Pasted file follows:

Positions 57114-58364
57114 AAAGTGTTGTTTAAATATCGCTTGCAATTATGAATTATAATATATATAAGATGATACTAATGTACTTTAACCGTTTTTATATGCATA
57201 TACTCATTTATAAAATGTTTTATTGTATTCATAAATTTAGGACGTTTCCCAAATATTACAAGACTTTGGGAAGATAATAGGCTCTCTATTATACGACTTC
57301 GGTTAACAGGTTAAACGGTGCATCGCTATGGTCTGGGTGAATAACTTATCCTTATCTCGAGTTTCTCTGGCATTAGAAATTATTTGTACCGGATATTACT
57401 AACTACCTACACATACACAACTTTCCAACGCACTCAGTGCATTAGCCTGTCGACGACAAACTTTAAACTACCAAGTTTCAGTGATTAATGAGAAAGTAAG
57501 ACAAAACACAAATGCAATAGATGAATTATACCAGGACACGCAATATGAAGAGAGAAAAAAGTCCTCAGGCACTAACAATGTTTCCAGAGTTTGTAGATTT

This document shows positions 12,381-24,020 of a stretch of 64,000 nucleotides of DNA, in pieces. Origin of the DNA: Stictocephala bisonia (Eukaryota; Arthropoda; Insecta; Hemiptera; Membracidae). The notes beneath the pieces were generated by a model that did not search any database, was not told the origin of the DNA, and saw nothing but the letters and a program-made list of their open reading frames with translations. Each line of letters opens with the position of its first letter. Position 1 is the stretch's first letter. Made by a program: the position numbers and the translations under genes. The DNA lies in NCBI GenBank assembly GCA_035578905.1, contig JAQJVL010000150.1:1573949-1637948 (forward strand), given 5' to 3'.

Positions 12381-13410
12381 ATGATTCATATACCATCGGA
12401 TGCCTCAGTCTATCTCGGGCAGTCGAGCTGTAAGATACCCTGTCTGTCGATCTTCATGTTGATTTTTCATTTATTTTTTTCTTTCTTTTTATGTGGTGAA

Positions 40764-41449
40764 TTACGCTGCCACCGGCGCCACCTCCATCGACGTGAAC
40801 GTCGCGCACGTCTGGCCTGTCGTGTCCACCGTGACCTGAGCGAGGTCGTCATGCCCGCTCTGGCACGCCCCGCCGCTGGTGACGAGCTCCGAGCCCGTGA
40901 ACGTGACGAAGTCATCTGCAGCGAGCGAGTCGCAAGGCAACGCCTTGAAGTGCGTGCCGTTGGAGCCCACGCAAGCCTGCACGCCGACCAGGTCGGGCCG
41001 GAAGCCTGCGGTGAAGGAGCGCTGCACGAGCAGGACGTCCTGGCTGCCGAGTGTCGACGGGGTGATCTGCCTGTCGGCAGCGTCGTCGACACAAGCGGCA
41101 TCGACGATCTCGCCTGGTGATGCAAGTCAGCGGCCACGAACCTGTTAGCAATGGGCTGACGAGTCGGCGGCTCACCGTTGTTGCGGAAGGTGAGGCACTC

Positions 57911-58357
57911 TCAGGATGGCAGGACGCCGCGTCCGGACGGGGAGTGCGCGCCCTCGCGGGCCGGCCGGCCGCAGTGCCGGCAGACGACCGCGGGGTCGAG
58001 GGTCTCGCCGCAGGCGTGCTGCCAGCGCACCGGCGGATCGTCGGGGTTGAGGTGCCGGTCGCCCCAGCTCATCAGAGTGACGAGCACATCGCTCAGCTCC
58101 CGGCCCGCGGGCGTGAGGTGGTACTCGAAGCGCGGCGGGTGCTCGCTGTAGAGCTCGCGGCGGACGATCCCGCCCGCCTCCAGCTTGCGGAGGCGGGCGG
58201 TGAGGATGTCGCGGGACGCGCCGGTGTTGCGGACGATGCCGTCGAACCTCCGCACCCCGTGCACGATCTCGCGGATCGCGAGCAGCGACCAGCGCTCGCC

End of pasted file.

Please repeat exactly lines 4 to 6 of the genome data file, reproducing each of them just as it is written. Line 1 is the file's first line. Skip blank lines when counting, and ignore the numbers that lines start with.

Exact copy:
57301 GGTTAACAGGTTAAACGGTGCATCGCTATGGTCTGGGTGAATAACTTATCCTTATCTCGAGTTTCTCTGGCATTAGAAATTATTTGTACCGGATATTACT
57401 AACTACCTACACATACACAACTTTCCAACGCACTCAGTGCATTAGCCTGTCGACGACAAACTTTAAACTACCAAGTTTCAGTGATTAATGAGAAAGTAAG
57501 ACAAAACACAAATGCAATAGATGAATTATACCAGGACACGCAATATGAAGAGAGAAAAAAGTCCTCAGGCACTAACAATGTTTCCAGAGTTTGTAGATTT